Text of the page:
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270 Section III, U, Profile U NYO MYA, OR “MAUNG THUMANA” Reproduced from Maung Maung, “U Nyo Mya, or ‘Maung Thumana’” in The Guardian V, no. 10 (October 1958): 31–34; 52–53, by permission of Daw Khin Myint, wife of the late Dr Maung Maung. The other day U Nyo Mya, editor of the “Oway” newspaper, flew to Monywa on his way to Ahmyint, his hometown. He will be away for a few weeks, but his is not a journalist mission, but a political one. He had, since the last few months, been a member of the “Clean AFPFL”, and he is an aspirant to the Chamber of Deputies which will assemble anew. He has all these many years wielded a sharp and witty pen in the service of the country in the light that is given him. Now he feels that Burma needs more of him, the whole of him. Thus, he is going into Parliament, to raise his voice on that broader platform, to fight for justice and democracy, to be protector of the common man. Yes, if he is elected, (and he is confident he will be), he will serve not the “Clean AFPFL” only, but will see, he promised me, that the Opposition “Swe-Nyein” and others were not suppressed or persecuted. He would go into Parliament, therefore, in 03U DrMaung.indd 270 2/28/08 2:27:18 PM Reproduced from Dr Maung Maung: Gentleman, Scholar, Patriot by Robert H. Taylor (Singapore: Institute of Southeast Asian Studies, 2008). This version was obtained electronically direct from the publisher on condition that copyright is not infringed. No part of this publication may be reproduced without the prior permission of the Institute of Southeast Asian Studies. Individual articles are available at U Nyo Mya, Or “Maung Thumana” 271 the dual role of “Nu-Tin” supporter and “Swe-Nyein” protector. So, let both factions rejoice on the emergence of Nyo Mya the politician, the knight in shining armour. And more important still for the immediate and practical purposes, let them both vote for him and send him by a landslide victory into Parliament. x x x x x Ahmyint, in Chaung-U township, has a proud history. It was the playground of the Burmese kings and princes, the womb of many famous men. “Minletwa”, the minister who earned, by merits, the favoured recognition of Kings, Mindon and Thibaw, was the Myosa of Ahmyint. A physically strong man, an able governor, Minletwa was intensely nationalist, and he was one of the few Burmese leaders who resisted British invasion to the last. The British offered him a pension of 1000 good silver rupees per month in hoping to buy his allegiance; he spurned the offer and retired to Ahmyint to live to the end of his days as a simple, but happy, farmer. Nyo Mya is a descendant of Minletwa from the father’s side, and though one may have to look very hard these days to find traces of Minletwa in him, he promises that they are there and will reveal themselves very soon. U Wisara who gave up in life in hunger strike that gave in defiance of British rule, was related to Nyo Mya from his mother’s side. It is unlikely that U Nyo Mya, the politician, will ever go on hunger strike to the death to prove a point or register a disapproval, but then that will not be because he lacks the spirit; he is full of spirit, all right, but he has a more powerful weapon than the hunger strike, and that is his pen. U Tha Zan, Nyo Mya’s father, was an influential headman whom the villagers loved and respected, and he was a Member of the Legislative Council for several years before the war. A big, voluble, generous man, U Tha Zan gave away his wealth in many public charities; burned it away largely in alchemy, at one time buying a hill on the pagoda-studded Sagaing hills, to devote himself freely and entirely to the search for the philosopher’s stone. U Tha Zan had a huge appetite for life, and for food, and even in his old age he could eat with enjoyment twenty platefuls of the famous Ahmyint chop-suey. Nyo Mya is relying to a very large 03U DrMaung.indd 271 2/28/08 2:27:18 PM 272 DR MAUNG MAUNG: Gentleman, Scholar, Patriot extent on the reputation of the father...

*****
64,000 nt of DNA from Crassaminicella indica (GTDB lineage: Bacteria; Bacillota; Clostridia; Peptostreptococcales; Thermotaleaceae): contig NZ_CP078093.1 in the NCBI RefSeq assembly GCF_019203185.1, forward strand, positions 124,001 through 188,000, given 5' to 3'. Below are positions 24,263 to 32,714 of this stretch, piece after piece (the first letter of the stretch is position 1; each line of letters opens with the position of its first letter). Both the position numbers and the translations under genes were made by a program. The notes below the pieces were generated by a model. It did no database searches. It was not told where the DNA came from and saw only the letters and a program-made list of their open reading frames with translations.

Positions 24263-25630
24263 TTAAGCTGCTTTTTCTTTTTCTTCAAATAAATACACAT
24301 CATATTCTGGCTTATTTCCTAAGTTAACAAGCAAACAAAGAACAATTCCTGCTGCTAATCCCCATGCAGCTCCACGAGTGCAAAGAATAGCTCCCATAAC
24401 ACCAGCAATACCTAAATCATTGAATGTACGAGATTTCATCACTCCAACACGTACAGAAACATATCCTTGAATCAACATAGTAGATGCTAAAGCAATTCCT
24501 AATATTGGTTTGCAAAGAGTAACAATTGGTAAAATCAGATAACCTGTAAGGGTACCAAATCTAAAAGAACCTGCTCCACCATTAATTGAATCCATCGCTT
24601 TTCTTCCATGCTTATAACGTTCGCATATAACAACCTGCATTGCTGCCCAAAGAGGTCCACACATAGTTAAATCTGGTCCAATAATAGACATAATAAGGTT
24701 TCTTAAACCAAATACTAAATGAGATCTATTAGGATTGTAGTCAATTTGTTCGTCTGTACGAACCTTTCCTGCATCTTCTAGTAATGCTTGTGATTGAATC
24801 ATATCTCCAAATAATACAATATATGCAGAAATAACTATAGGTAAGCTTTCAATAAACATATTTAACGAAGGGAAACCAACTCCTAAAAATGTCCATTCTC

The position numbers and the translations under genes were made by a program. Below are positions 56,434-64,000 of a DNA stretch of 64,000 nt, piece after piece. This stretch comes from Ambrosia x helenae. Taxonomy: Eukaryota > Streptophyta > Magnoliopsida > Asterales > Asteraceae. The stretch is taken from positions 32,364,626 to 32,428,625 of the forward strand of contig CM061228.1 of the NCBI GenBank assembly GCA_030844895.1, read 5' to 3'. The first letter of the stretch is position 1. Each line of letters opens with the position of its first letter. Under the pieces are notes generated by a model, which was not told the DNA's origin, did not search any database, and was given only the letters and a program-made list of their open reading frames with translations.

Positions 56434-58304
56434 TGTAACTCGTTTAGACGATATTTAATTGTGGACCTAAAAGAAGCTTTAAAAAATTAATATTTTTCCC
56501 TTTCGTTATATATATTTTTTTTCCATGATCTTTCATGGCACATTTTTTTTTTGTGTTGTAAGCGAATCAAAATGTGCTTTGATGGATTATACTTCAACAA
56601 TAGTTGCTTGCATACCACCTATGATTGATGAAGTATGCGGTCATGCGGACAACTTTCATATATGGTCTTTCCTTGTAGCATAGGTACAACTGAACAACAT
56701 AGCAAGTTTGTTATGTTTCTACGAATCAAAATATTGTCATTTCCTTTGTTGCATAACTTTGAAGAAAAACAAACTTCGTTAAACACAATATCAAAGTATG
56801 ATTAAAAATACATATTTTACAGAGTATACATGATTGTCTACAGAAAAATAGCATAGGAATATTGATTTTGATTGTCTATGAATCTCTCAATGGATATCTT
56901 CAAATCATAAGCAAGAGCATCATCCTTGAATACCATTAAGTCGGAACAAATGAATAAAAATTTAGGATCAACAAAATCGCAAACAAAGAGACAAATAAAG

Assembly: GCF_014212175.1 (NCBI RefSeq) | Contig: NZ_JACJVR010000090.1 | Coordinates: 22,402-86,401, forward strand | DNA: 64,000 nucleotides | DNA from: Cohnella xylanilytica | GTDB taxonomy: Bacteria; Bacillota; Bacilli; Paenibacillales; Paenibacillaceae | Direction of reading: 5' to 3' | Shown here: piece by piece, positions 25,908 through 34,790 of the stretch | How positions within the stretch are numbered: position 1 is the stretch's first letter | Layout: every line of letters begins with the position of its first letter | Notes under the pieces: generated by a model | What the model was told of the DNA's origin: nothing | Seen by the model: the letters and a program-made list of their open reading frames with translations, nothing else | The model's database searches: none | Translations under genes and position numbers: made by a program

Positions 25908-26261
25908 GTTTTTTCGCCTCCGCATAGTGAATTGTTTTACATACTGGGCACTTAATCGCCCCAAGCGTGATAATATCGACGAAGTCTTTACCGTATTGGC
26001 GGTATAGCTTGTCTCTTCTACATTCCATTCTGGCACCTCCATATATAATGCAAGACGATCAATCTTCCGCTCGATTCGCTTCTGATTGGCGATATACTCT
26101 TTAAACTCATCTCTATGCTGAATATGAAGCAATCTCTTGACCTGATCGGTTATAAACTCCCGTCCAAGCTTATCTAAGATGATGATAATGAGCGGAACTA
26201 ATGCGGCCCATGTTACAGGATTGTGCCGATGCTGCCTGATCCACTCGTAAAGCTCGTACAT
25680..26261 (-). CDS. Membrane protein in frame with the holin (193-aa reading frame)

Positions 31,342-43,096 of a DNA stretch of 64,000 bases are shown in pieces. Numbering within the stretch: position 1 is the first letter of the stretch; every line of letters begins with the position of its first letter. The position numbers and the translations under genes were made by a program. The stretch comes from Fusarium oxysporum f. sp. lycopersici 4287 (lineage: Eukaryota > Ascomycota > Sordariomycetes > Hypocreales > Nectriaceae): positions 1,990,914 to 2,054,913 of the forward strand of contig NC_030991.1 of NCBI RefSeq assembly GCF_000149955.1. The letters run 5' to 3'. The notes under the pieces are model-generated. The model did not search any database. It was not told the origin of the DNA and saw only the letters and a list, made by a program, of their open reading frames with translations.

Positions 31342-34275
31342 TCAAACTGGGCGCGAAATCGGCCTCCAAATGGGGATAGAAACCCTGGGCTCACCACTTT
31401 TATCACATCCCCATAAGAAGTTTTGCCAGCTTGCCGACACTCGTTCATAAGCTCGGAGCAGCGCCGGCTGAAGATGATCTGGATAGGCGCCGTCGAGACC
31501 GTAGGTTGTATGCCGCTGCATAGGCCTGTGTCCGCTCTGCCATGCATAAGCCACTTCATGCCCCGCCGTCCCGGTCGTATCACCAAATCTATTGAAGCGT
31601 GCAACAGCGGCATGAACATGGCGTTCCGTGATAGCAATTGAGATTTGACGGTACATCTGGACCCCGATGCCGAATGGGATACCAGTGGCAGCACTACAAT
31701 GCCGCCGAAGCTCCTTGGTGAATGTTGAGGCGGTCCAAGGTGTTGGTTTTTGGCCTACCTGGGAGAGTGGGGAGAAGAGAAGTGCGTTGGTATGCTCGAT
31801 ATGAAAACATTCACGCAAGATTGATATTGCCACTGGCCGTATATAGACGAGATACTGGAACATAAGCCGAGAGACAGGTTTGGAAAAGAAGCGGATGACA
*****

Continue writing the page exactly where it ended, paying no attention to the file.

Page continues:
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Additional Information

ISBN
9789812306005
Related ISBN
9789812304094
MARC Record
OCLC
404706779
Pages
591
Launched on MUSE
2013-01-01
Language
English
Open Access
No
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